The Titchfield Canal VI – The Cartographic Evidence

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Taylor’s map of 1759 is the first map to show us the canal and the spit across the estuary as we would recognise it today. All earlier maps, including Kinchin’s map of 1751 depict an open estuary. There is another chart, believed to have been drawn about the same time as the Taylor map, which also depicts the canal and the closure of the mouth of the estuary. What are we to make of this?

Taylor’s map of 1759

The map of 1759 conforms to our modern knowledge and there is no reason to dispute its accuracy. The two maps shown below (Norden 1607 and Speed 1611) show an open estuary and also conform to our expectations.

Norden’s map of 1607
Speed’s map of 1611

We begin to encounter a problem with the publication of three late 17th century maps – Bleau in 1645, Jannsen in 1646 and Modern in 1695. Each of them depicts an open estuary to the River Meon and these maps are repeated in this form until the 1759 map noted at the outset. We could conclude, on the basis of this visual evidence, that the Canal was not constructed until the middle of the 18th century, during the period in fact when serious canal building started in this country.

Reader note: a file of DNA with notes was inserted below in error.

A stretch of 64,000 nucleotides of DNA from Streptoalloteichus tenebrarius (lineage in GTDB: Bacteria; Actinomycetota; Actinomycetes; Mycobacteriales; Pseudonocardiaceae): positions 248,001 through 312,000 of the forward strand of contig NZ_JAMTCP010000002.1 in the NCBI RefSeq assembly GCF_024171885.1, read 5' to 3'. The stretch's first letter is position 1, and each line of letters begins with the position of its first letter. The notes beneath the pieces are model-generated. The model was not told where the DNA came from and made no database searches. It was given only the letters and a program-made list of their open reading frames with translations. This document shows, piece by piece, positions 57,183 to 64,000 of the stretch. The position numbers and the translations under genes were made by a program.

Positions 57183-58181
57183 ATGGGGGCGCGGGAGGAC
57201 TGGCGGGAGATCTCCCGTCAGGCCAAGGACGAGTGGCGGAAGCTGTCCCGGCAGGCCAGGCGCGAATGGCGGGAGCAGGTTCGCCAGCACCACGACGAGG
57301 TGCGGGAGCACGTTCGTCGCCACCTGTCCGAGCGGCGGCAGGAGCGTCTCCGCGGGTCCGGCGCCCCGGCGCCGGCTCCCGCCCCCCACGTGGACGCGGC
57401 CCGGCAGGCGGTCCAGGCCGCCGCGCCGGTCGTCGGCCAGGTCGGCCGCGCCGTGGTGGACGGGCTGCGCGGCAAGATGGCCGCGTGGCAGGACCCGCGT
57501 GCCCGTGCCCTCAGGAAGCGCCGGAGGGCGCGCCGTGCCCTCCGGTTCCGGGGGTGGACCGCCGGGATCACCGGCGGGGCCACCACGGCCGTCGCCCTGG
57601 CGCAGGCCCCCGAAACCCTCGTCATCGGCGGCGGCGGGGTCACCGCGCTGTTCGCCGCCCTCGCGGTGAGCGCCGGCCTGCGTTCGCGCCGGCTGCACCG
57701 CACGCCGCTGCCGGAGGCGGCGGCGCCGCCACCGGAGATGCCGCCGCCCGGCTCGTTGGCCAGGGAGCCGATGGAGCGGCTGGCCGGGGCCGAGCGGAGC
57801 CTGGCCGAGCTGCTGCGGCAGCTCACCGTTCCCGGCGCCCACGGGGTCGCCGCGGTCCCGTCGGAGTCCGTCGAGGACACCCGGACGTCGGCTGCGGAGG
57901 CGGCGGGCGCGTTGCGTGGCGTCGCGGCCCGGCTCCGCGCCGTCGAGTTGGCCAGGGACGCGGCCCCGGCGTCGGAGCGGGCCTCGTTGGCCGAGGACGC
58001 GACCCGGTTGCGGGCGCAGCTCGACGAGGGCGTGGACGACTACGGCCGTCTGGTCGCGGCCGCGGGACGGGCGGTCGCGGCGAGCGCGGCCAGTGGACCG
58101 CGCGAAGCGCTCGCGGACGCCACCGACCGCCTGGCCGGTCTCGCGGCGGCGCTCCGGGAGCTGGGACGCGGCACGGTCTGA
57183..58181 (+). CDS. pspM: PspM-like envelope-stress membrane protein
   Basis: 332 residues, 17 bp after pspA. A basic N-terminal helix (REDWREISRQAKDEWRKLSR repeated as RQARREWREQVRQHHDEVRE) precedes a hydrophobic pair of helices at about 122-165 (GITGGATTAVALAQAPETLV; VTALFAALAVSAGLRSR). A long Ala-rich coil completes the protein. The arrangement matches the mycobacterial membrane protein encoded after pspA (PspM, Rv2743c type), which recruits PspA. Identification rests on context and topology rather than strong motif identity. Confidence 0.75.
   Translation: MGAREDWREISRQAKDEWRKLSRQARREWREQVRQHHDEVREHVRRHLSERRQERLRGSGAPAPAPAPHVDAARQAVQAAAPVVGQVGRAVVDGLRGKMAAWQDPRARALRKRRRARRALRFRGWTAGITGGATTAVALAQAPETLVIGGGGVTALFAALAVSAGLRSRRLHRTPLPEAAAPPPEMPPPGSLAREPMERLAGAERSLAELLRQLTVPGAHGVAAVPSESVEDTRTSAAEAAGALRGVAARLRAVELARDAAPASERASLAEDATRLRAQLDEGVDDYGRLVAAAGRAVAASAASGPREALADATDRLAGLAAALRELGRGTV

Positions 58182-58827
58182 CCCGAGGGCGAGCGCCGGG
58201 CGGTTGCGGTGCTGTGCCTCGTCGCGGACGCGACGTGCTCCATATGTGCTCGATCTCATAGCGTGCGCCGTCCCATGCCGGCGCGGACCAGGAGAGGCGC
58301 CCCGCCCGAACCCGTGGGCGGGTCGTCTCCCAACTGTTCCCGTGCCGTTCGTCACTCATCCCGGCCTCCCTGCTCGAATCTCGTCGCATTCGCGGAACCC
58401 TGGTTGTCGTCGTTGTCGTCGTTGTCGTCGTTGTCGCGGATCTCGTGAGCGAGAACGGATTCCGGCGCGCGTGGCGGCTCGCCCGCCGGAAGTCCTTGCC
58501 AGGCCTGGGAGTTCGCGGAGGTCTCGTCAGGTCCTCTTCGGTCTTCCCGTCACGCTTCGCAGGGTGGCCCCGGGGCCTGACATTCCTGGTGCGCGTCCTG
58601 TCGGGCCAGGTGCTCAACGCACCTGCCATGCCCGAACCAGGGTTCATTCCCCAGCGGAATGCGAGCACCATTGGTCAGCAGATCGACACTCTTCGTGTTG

However, we should be circumspect. Many of these maps were drawn from earlier publications rather than from original survey and it may be that the open estuary at the mouth of the Meon became convention. The river was still navigable, and that was perhaps all travellers needed to know. Changes start to appear in maps in the early 18th century when road travel assumes some importance. As can be seen from the 17th century maps, roads and tracks were not depicted, although they must have been present. Local knowledge would suffice. The 1759 map is the first to show a network of local roads, which probably underscores the fact that those local roads had become an important feature of the economy.

 

Bleau’s map of 1645
Jannsen’s map of 1646
Morden’s map of 1695

The evidence from the maps is inconclusive. I am advised by experts non cartographic history that we can place no reliance on a map unless we know that a survey had taken place. We are only able to say with certainty that the canal had been constructed by 1759, but that does not necessarily mean that it was not built in 1611.

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